Siege

SIEGECanuxploitation (rightly) called it “an unheralded landmark of Canadian B-film.” Now it’s time to sound the trumpets for Siege, aka Self Defense.

In an experience soon to be lost to the passage of time, this title was selected in an actual bona fide bricks and mortar video store. And in its URBAN SCUM section. Having movies curated for you by people whose knowledge eclipses yours is invaluable, regardless of your age. It works for albums and older brothers/sisters too.

The urban scum sub-genre is one of our favorites. Both this site’s authors have been mugged in Toronto the Good (separately, or else we would’ve inflicted a beating on our assailants worse than the punishment doled out by Paul Kersey to the interchangeable parade of mulleted goons in Death Wish III). And there’s something about the grimy streets and urban decay that is just plum for action settings.

Siege, while it does show a street sweeping machine going about its business, doesn’t pretty up the urban filth. Here, the setting is unusual  — Halifax, Nova Scotia — and a police strike that has paralyzed the downtown, apparently based on an actual circumstance the municipality faced.  And this pretty Maritime city has never looked so rundown.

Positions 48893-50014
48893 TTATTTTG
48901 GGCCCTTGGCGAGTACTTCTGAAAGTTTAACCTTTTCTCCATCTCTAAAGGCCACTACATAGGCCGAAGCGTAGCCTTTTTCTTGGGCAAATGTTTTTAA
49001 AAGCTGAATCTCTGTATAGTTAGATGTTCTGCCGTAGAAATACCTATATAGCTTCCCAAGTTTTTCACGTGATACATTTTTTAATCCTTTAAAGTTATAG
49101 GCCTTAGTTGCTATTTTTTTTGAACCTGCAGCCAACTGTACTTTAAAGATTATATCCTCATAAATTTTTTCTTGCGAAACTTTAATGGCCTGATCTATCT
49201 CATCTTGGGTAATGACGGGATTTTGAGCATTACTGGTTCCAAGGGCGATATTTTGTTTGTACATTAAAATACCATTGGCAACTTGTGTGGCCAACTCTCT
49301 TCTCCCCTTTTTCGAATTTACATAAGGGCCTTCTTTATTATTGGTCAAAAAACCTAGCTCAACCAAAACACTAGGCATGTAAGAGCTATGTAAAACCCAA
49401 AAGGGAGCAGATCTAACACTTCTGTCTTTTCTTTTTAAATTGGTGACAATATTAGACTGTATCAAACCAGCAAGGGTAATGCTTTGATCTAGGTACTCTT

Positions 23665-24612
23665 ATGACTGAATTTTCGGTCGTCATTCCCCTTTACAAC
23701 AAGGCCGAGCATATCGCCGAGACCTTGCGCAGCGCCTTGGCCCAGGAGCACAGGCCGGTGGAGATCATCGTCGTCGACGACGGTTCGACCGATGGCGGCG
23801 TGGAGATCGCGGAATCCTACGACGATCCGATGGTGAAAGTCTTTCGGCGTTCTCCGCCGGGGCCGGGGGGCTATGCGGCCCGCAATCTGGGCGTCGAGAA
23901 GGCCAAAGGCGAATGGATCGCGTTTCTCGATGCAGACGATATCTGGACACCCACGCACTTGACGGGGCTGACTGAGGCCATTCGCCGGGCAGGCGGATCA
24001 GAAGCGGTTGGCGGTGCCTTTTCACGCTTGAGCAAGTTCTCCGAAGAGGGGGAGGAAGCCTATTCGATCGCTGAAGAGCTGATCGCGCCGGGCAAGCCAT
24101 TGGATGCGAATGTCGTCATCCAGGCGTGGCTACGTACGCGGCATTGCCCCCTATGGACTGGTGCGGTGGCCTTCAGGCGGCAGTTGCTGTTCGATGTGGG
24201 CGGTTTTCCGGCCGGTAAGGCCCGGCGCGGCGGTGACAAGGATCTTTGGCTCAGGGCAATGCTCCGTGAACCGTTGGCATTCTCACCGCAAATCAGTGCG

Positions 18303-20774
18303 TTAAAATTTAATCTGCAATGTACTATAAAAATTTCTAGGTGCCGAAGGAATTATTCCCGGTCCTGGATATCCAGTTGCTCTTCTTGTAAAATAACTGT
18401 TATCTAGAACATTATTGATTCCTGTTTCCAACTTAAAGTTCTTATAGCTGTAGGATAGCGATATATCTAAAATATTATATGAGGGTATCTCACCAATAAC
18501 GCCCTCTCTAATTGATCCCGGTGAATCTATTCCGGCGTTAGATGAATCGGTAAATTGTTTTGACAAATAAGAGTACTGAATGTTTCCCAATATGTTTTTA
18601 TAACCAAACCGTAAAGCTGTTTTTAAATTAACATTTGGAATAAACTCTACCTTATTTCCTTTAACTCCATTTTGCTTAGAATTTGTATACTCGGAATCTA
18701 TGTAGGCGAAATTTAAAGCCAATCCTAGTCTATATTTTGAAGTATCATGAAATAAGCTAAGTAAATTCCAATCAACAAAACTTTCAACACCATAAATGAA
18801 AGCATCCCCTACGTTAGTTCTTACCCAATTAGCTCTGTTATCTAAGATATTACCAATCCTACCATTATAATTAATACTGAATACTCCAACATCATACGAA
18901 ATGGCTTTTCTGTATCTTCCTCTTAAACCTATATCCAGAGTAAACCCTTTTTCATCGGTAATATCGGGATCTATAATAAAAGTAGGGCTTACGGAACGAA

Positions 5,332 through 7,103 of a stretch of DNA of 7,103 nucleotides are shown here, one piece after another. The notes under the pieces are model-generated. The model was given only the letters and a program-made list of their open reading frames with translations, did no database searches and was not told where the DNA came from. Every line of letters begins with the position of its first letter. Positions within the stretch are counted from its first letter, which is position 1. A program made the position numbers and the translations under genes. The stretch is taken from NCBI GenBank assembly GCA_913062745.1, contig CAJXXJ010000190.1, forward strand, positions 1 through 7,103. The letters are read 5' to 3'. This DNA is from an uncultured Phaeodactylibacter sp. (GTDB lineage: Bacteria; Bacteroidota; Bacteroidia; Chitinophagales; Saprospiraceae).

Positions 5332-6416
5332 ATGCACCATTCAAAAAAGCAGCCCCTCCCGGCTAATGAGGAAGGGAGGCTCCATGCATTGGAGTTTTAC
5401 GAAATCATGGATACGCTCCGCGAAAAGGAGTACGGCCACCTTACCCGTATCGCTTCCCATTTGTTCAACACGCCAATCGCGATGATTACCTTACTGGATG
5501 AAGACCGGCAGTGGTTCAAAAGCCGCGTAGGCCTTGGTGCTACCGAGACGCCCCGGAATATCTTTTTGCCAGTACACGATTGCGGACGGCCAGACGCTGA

Self_DefenseThe New Order, a frightening fascist organization as befits its name, is seizing upon the opportunity to rid the city of undesirables, menacing a gay nightclub and massacring its occupants with pillows and silencers. One of the bar’s patrons sneaks out a washroom, taking refuge at a nearby apartment whose occupants include a couple, and their friends, including two visually-impaired students under their care.

The gang set up a stakeout around the perimeter and this veers into extremely tense Assault on Precinct 13 territory, although accounting for a lack of first responders by a neat police job action conceit here, better than Carpenter’s contrivance of a power outage preventing calls to LAPD for backup.

In Siege, police personnel fail to answer 911 calls, and even the most serious of these is passed along a bureaucratic phone chain that leads nowhere.

When one of their own is gunned down in cold blood on their front stoop, the apartment dwellers, including a neighbor whose unit attaches to theirs, arm themselves with a rifle, a bow, and anything at their disposal, seemingly over-matched by their well-trained, well-armed and determined antagonists.

This is some terse, action-packed Canadiana.

***1/2 (out of 5)

 

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